Conditional language, such as, among others, “can,” “could,” “might,” or “may,” unless specifically stated otherwise, or otherwise understood within the context as used, is generally intended to convey that certain embodiments include, while other embodiments do not include, certain features, elements and/or steps. Thus, such conditional language is not generally intended to imply that features, elements and/or steps are in any way required for one or more embodiments or that one or more embodiments necessarily include logic for deciding, with or without analyst input or prompting, whether these features, elements and/or steps are included or are to be performed in any particular embodiment.

The term “a” as used herein should be given an inclusive rather than exclusive interpretation. For example, unless specifically noted, the term “a” should not be understood to mean “exactly one” or “one and only one”; instead, the term “a” means “one or more” or “at least one,” whether used in the claims or elsewhere in the specification and regardless of uses of quantifiers such as “at least one,” “one or more,” or “a plurality” elsewhere in the claims or specification.

The term “comprising” as used herein should be given an inclusive rather than exclusive interpretation. For example, a general purpose computer comprising one or more processors should not be interpreted as excluding other computer components, and may possibly include such components as memory, input/output devices, and/or network interfaces, among others.

Any process descriptions, elements, or blocks in the flow diagrams described herein and/or depicted in the attached figures should be understood as potentially representing modules, segments, or portions of code which include one or more executable instructions for implementing specific logical functions or steps in the process. Alternate implementations are included within the scope of the embodiments described herein in which elements or functions may be deleted, executed out of order from that shown or discussed, including substantially concurrently or in reverse order, depending on the functionality involved, as would be understood by those skilled in the art.

It should be emphasized that many variations and modifications may be made to the above-described embodiments, the elements of which are among other acceptable examples. All such modifications and variations are intended to be included herein within the scope of this disclosure. The foregoing description details certain embodiments of the invention. It will be appreciated, however, that no matter how detailed the foregoing appears in text, the invention may be practiced in many ways. As is also stated above, it should be noted that the use of particular terminology when describing certain features or aspects of the invention should not be taken to imply that the terminology is being re-defined herein to be restricted to including any specific characteristics of the features or aspects of the invention with which that terminology is associated. The scope of the invention should therefore be construed in accordance with the appended claims and any equivalents thereof.

Claims (20)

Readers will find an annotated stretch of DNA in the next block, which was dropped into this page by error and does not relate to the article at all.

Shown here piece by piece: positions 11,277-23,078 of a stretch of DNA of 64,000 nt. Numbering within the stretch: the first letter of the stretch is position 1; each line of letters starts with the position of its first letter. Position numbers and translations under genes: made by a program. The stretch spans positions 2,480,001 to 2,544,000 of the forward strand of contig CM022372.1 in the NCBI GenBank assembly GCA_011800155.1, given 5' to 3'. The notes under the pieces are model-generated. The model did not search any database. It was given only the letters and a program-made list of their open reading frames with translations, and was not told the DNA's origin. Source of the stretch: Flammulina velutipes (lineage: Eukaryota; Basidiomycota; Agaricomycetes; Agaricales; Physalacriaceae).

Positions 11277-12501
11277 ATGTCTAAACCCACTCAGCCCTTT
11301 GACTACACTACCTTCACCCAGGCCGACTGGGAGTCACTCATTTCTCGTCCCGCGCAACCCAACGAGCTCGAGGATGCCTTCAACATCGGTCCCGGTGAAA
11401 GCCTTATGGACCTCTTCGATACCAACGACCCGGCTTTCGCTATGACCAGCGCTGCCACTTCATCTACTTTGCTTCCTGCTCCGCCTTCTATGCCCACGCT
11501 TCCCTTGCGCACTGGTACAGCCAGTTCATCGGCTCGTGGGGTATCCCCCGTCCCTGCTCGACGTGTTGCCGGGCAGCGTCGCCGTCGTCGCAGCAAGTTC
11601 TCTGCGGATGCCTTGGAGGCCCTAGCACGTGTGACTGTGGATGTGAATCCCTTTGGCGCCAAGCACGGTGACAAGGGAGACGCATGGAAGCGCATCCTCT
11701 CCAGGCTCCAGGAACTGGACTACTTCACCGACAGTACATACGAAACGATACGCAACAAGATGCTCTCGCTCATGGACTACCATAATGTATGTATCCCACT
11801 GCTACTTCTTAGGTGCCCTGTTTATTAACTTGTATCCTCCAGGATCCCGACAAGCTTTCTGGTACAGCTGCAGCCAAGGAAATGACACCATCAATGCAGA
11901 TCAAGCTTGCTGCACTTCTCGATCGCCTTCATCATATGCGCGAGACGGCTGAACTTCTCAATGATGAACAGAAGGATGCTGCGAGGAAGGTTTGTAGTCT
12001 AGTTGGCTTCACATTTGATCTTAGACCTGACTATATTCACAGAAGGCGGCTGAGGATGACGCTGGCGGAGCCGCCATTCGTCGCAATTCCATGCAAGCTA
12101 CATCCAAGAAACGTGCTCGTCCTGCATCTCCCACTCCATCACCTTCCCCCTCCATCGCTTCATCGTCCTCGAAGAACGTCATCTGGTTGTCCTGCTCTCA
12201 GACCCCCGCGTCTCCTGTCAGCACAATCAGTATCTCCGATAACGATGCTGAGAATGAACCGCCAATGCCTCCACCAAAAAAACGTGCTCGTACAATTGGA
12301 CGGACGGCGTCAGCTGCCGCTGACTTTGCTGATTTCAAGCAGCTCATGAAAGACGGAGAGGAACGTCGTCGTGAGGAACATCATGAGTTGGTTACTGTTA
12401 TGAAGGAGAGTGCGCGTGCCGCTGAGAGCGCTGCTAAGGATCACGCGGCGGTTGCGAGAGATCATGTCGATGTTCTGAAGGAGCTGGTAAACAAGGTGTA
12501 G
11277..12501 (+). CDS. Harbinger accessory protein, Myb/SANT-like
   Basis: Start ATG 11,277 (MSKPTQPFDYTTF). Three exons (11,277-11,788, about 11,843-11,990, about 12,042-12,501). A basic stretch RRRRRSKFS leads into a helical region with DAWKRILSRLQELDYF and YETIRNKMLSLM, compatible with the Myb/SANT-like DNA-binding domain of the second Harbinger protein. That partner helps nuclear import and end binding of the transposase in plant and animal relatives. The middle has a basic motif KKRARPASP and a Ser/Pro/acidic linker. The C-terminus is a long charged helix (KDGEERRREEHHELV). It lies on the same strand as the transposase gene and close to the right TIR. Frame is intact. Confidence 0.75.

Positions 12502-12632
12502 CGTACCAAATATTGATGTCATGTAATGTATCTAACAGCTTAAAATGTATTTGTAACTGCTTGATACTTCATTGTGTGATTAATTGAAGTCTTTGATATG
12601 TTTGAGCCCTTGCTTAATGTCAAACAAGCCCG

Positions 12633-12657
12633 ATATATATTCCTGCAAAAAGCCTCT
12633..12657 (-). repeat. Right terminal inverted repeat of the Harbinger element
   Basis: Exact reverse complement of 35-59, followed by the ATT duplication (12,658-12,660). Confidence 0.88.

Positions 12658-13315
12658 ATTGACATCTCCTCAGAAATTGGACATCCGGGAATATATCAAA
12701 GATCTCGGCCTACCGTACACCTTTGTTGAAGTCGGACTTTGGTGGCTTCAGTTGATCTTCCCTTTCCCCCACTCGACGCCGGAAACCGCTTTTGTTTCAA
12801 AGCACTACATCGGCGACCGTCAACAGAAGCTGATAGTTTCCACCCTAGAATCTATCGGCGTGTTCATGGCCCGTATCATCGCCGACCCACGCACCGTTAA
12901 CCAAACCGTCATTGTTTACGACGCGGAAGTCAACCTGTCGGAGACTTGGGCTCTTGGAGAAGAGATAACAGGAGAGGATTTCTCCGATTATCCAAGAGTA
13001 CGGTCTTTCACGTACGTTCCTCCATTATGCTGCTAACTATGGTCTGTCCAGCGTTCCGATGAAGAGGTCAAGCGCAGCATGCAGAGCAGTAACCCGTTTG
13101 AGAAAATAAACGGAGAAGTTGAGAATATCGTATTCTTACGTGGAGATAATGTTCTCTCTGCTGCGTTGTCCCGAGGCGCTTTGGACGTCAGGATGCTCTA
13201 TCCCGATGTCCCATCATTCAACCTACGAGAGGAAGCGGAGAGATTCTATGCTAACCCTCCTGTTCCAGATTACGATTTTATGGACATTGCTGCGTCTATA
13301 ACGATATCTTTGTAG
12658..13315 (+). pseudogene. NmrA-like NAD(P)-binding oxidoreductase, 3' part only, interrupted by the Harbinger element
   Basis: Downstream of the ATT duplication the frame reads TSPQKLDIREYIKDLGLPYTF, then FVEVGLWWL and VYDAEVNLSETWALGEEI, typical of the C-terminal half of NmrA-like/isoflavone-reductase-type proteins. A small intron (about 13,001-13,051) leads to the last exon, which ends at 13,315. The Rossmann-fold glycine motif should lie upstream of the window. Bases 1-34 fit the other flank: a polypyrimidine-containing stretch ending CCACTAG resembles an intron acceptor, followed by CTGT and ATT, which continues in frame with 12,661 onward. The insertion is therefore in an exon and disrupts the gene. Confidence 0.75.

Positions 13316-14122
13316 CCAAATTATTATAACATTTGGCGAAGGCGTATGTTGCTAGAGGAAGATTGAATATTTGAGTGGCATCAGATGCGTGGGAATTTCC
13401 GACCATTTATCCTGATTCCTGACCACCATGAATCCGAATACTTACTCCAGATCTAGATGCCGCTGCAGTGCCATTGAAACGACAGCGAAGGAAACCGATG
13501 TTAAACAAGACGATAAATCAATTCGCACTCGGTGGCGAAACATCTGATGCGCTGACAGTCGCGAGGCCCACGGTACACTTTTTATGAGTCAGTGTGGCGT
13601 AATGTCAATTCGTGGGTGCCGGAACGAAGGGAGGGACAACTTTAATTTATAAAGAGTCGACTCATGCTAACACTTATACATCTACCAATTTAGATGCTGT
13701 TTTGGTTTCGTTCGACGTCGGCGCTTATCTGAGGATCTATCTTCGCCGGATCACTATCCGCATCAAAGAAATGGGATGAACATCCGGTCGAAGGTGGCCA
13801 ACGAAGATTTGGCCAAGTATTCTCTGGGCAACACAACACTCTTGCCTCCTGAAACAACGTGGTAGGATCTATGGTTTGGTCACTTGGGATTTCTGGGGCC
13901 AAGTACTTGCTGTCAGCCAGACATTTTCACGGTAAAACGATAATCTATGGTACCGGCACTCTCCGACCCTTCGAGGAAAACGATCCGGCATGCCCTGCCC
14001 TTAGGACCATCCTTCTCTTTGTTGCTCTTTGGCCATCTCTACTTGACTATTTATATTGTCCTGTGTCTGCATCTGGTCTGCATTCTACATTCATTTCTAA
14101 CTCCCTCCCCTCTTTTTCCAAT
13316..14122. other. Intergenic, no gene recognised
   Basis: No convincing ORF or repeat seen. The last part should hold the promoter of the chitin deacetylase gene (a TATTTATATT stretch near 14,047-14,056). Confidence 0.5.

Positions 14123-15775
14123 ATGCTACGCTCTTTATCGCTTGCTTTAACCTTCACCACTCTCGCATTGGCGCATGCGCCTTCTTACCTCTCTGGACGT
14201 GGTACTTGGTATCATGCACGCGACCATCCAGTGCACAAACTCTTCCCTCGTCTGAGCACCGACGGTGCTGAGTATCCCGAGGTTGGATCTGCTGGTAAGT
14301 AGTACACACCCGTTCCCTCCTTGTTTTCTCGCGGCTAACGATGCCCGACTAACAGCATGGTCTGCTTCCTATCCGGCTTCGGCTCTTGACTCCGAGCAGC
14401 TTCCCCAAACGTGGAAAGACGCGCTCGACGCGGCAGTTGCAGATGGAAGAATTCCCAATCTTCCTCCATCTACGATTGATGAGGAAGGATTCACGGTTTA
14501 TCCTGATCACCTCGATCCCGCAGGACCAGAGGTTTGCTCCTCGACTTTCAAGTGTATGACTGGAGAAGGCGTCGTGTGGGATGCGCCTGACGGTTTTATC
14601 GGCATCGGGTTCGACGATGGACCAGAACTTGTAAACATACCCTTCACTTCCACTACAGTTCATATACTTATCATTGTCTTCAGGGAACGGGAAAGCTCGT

What is claimed is:
1. A computer system, comprising:
one or more computer readable storage devices configured to store:
a plurality of computer executable instructions; and
a plurality of raw data items, wherein each raw data item is associated with a respective one or more attributes; and
one or more hardware computer processors in communication with the one or more computer readable storage devices and configured to execute the plurality of computer executable instructions to cause the computer system to:
generate a first interactive user interface configured to allow a user to define a user interface template, wherein the first interactive user interface includes:
a first one or more input areas configured to receive user inputs for defining a format of the user interface template; and
a second one or more input areas configured to receive user input for indicating data enrichments associated with the user interface template, wherein at least one input area of the second one or more input areas is further configured to receive a reference variable link which is associated with a reference table that allows for the automatic joining of up-to-date data from the reference table to data clusters received;
receive a data cluster comprising a group of raw data items, wherein the group of raw data items comprises one or more of the plurality of raw data items and less than all of the plurality of raw data items, and wherein the group of raw data items are related based at least partly on the respective one or more attributes; and
generate a second interactive user interface to display information associated with the data cluster, wherein the second interactive user interface is generated based at least in part on the user interface template including any data enrichments indicated by the user interface template, and wherein the data enrichments are applied to the data cluster via the reference table in conjunction with generating the second interactive user interface so that up-to-date information is included in the second interactive user interface.
2. The computer system of claim 1, wherein the plurality of computer executable instructions further cause the computer system to:
perform an analysis on the data cluster based on a scoring strategy; and
add the analysis to the data cluster.
3. The computer system of claim 1, wherein the second interactive user interface comprises a display area displaying at least a portion of the information associated with the data cluster and any associated attributes in a tabular format.